New York Gov. Andrew Cuomo will hold a fundraising reception in Beverly Hills Tuesday evening amid speculation he will seek the 2020 Democratic presidential nomination.
Disney CEO Bob Iger, CBS CEO Leslie Moonves and DreamWorks cofounder Jeffrey Katzenberg are expected to attend the event organized by the Motion Picture Association of America at the home of Universal Filmed Entertainment Group Chairman Jeff Shell and his wife Laura, the Los Angeles Times reported.
Cuomo is set to start his day in San Francisco with a breakfast at a law firm in San Francisco, which Giants president Larry Baer will attend, according to The Times, quoting sources familiar with the events.
Tickets for the two events range from $1,000 to $50,000, a Cuomo advisor told The Times. Cuomo’s office did not respond to requests for comment.
One member of the organizing committee for the Los Angeles event said the motive behind it was, in part, to maintain New York City’s favorable tax credits.
Cuomo is expected to run for a third term as governor in 2018.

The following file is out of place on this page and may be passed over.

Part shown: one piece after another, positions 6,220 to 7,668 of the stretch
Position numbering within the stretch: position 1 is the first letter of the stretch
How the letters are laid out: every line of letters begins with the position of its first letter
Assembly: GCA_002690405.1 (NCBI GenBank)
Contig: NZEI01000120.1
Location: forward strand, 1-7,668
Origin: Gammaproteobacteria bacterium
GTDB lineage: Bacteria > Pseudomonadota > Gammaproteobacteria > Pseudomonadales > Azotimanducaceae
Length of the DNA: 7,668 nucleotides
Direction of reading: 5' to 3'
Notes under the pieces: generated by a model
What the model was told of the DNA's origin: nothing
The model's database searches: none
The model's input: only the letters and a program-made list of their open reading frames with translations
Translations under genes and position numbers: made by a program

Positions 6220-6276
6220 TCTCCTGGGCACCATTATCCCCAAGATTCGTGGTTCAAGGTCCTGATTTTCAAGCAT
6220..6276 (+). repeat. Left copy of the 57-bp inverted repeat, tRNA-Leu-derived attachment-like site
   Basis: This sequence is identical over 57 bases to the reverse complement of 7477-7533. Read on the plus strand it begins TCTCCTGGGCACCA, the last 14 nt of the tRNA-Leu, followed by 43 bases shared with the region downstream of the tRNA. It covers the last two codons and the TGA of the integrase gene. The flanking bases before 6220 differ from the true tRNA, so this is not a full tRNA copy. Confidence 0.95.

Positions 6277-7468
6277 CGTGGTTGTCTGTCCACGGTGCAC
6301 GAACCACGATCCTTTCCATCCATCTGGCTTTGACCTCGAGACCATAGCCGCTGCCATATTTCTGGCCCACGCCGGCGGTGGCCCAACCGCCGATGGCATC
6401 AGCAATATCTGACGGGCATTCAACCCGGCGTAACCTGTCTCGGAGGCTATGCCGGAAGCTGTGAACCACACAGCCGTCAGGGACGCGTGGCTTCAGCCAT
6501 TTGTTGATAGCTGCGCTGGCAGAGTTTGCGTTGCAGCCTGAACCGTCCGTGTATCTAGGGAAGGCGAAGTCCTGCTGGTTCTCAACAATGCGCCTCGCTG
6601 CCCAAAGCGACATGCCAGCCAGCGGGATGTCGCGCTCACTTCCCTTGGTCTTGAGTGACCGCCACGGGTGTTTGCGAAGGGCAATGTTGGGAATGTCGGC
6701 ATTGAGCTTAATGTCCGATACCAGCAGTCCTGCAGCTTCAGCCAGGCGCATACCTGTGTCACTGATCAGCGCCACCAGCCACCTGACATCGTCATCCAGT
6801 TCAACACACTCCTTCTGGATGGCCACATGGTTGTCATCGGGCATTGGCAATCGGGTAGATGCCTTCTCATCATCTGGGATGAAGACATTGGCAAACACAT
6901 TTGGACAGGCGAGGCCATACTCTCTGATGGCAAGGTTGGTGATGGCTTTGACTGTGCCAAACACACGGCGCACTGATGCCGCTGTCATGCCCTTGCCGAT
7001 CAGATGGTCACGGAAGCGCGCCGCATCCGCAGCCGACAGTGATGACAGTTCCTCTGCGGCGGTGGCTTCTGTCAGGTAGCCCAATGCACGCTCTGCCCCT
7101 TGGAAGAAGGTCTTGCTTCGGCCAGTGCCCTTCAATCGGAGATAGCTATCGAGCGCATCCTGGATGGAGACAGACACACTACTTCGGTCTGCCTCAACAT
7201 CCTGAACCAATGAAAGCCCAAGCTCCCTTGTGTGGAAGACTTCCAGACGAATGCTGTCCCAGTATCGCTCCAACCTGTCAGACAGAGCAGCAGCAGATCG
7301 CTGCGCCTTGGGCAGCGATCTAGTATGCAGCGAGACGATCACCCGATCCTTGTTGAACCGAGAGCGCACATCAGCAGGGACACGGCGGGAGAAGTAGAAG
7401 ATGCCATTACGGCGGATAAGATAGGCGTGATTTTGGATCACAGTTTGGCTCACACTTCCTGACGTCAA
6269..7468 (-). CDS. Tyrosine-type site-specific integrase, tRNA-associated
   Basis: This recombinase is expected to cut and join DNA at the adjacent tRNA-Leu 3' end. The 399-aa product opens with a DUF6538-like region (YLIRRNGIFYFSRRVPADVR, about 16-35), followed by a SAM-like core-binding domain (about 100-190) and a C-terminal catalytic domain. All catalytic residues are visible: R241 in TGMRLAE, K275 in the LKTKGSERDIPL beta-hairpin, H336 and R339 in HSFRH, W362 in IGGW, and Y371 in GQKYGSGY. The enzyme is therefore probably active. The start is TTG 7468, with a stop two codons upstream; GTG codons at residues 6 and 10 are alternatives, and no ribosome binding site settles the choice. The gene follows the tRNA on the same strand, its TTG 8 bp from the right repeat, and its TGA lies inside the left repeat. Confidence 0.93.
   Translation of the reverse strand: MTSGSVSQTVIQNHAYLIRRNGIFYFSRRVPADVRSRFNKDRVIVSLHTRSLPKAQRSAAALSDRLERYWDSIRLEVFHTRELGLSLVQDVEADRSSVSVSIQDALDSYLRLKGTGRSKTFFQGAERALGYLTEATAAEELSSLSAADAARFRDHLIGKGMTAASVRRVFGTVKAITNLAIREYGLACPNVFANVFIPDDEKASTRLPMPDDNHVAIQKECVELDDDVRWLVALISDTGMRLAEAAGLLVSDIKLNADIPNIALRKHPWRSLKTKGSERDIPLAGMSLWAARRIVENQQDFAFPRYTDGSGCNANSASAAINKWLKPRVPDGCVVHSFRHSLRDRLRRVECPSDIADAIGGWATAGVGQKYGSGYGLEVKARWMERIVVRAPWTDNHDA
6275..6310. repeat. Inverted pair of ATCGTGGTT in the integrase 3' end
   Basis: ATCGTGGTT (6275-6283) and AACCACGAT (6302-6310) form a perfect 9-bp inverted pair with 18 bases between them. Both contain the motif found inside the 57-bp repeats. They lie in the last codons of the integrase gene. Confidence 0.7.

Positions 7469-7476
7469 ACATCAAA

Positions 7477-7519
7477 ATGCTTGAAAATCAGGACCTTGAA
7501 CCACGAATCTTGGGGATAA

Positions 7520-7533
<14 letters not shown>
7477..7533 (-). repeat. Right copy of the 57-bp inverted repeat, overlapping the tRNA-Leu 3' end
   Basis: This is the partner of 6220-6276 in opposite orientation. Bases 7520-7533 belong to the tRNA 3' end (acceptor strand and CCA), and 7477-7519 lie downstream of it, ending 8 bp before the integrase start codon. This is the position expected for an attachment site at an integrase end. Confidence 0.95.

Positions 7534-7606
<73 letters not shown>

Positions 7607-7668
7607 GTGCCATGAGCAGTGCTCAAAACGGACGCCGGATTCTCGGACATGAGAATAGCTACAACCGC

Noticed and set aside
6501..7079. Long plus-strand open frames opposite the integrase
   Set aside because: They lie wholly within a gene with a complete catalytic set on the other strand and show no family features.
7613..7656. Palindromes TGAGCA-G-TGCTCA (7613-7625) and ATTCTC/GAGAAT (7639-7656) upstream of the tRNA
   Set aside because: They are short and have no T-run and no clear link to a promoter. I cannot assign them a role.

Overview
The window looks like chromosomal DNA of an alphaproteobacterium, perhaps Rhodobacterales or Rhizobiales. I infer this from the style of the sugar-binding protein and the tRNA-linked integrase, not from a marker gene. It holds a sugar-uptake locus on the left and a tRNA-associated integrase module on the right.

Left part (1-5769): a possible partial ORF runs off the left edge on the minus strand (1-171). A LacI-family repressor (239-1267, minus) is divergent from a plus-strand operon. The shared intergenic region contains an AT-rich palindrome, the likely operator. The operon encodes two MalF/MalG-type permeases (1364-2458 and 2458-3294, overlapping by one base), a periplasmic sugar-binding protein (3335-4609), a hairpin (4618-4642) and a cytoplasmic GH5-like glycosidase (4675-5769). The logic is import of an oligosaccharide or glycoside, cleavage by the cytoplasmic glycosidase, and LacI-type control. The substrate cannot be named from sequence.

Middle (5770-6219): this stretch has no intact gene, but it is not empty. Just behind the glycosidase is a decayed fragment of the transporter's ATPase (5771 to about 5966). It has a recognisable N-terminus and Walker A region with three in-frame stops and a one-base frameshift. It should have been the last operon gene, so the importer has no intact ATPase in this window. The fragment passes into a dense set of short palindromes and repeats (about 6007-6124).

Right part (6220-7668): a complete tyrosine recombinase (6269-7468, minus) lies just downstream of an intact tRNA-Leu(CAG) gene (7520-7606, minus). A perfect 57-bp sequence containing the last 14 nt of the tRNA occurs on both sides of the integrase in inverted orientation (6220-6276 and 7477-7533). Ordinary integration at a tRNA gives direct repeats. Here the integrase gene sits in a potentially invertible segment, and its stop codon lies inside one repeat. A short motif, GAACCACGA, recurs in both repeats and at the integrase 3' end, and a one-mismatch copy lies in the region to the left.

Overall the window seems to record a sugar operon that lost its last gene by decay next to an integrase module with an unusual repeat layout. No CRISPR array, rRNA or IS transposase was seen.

Cuomo rarely traveled out of New York until recently and avoided any speculation about presidential ambitions. However, he appears to be elevating his national profile.
Cuomo has made pointed remarks challenging the policies of the Trump administration, though not usually calling out the president by name, while also venturing farther from New York, The Times reported.
In May, following a wave of anti-Semitic acts, he traveled to Israel to show support for the Jewish community. In September he visited Puerto Rico and the U.S. Virgin Islands to assess hurricane damage. A few days later he spoke in Las Vegas at a meeting of the Transport Workers Union of America, which could provide crucial labor support in a potentially crowded Democratic primary field.
State campaign finance records show Cuomo has already amassed a considerable war chest for 2018, with more than $25 million in the bank as of July, The Times reported.
Under federal campaign finance law, funds raised for a state campaign cannot be transferred to federal campaigns, but unused contributions may be refunded and then re-solicited for use in a campaign for federal office.
—City News Service
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